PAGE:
What if

Have you ever played the ‘what if’ game, when you let your mind run wild with different scenarios like what if the pilgrims landed on the west coast instead of the east coast; would San Diego look like current day New York city, would the capitol of our country be in Hollywood, and rather than the gold rush to California, would there have been a coal rush to West Virginia. Alternatively, what if Bartman would have been watching the game on TV rather than sitting in the left field seats at Wrigley Field.

How about this one, what if the city of Naperville would have been supportive of a non-binding referendum on Smart Meters rather than denying the citizens of Naperville the opportunity to vote on the issue. What if the city could have saved hundreds-of-thousands of dollars if not millions by working with the citizens of Naperville rather than fighting them at each step of the process? What if the Naperville city council would have realized that supporting a non-binding referendum would be like inviting the citizens to a Naperville city council owned casino when the house (the city council) plays with marked cards and loaded dice. In other words, a non-binding referendum is a no-lose situation for the council. They can’t lose because it is non-binding which means the council can still do what they want without regard to the vote results.

What if rather than wasting and paying $5.2 million to West Monroe Partners to figure out ways to bamboozle residents and deny the citizens an opportunity to vote, the council would have used those millions of dollars to support the non-binding referendum, maybe win the vote, support local business, build trust from the citizens towards the council, and help if not insure their own re-elections. Here is how they could have done it all. Divide the $5.2 million among the 53,000 households in Naperville; that is about $100 per household. Give each household a $100 gift card for Joey’s Red Hots. Joey is the food cart vender who the Naperville city council likes to bully as though he was a human piñata. That helps build a local business (Joey’s), and in return, Joey could wrap each hot dog in a wrapper with a council member’s picture on it (free advertising for each council member’s re-election). Joey could advertise (again promoting local business) by offering two hot dogs for the price of one; one hot dog would be in the bun, the other would be a council member picture on the wrapper. The Smart Meter Initiative could support the entire promotion. The council could then guarantee a win in the non-binding referendum. That’s how the Naperville city council could have accomplished their goal, but as it is, it’s still being pushed around in the court system.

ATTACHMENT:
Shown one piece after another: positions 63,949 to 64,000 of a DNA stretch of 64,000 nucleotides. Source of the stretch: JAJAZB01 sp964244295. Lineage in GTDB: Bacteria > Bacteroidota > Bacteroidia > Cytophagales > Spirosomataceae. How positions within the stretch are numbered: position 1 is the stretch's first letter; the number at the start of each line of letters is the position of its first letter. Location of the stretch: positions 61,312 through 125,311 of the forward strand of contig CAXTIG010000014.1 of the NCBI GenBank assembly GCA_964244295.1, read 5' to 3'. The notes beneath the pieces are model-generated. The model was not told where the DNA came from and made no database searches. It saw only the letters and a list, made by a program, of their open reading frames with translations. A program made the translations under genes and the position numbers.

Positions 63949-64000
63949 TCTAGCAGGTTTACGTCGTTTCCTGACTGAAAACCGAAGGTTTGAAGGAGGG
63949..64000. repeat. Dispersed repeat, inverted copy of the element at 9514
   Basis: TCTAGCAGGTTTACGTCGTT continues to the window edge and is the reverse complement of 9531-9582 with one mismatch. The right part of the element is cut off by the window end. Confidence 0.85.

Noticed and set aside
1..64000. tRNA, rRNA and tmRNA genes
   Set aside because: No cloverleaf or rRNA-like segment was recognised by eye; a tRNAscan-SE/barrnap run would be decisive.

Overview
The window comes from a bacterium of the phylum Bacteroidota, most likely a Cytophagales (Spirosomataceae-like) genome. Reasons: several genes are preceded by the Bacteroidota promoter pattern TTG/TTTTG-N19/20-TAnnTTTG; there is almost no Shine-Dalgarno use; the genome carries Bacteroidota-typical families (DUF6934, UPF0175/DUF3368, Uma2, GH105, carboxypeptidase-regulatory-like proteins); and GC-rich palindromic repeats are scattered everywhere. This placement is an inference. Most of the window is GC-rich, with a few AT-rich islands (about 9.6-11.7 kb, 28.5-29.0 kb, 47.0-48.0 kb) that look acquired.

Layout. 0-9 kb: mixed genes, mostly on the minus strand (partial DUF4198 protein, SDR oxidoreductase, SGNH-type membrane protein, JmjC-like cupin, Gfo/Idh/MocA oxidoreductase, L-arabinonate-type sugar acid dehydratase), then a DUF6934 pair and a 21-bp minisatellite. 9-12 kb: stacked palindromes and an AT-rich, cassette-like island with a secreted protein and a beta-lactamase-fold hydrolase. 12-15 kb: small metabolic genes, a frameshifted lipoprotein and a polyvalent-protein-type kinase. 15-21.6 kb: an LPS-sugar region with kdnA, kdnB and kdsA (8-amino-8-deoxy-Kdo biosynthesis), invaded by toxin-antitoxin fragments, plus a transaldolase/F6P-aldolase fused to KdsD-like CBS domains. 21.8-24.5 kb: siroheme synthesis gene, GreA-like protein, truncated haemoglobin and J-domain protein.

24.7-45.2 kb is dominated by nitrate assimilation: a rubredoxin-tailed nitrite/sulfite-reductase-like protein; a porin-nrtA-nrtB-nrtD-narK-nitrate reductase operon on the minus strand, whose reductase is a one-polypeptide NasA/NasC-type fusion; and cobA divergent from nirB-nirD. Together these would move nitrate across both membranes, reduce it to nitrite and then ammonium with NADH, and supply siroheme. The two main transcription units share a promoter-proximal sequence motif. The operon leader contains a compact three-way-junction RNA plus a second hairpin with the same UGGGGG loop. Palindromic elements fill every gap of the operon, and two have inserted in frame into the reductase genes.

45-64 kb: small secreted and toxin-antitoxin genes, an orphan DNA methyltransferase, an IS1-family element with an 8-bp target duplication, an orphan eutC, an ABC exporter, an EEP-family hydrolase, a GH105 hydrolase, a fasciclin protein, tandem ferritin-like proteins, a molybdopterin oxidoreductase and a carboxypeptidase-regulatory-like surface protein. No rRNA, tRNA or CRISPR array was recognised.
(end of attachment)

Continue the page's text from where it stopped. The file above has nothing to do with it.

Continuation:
What if the citizens of Naperville, rather than being denied the right to vote, had the opportunity to vote? We do not know for sure which side would win the vote, however we do know that the city of Naperville has worked long and hard and at great expense to stop such a vote.

There is a logical way to determine who would win the vote. We do know this much for sure:

  • there were 4,199 signatures on the petition to support the vote
  • 519 were eliminated for various debatable reasons in the inky shadows of city hall
  • That leaves 3,680 remaining to support the referendum
  • Add 1 more vote (council member Doug Krause) for the vote
  • That nets 3,681 voting for the referendum to stop ‘Smart’ meter installation

Now let’s look at those who are against the vote and the referendum

  • 926 city hall employees (they can’t vote against the boss, if they want to stay employed)
  • add 12 ambassadors (lobbyists) to the no-vote column
  • add 1 objector-to-the-petition as a vote for the no-vote (think about that contradiction)
  • add 8 council members against the vote
  • add 484 against the vote, for those who are indebted, for various reasons, to the Naperville city council in order to stay in business in Naperville.  It’s important to keep the city council happy if you want to maintain a business.
  • That nets 1,431 voting against the referendum

The final vote is 3,681 for the referendum to stop installing smart meters, and 1,431 against the referendum, which results in a landslide vote of 72% in favor of stopping the installation of ‘Smart’ meters. This 72% landslide also happens to be the same vote result for those supporting term limits for Naperville city council members during the last referendum. Naperville citizens are still waiting for this to take effect. It seems as though the Naperville city council really enjoys delaying action and clogging up the court system.

All of this could have been avoided if only the Naperville city council would have provided gift cards to Joey’s Red Hots. Then the only question would have been, ‘does anybody know where Fredenhagen Park is?’ That’s where the Naperville city council ostracized Joey the hot dog vender into  exile to sell his hot dogs.

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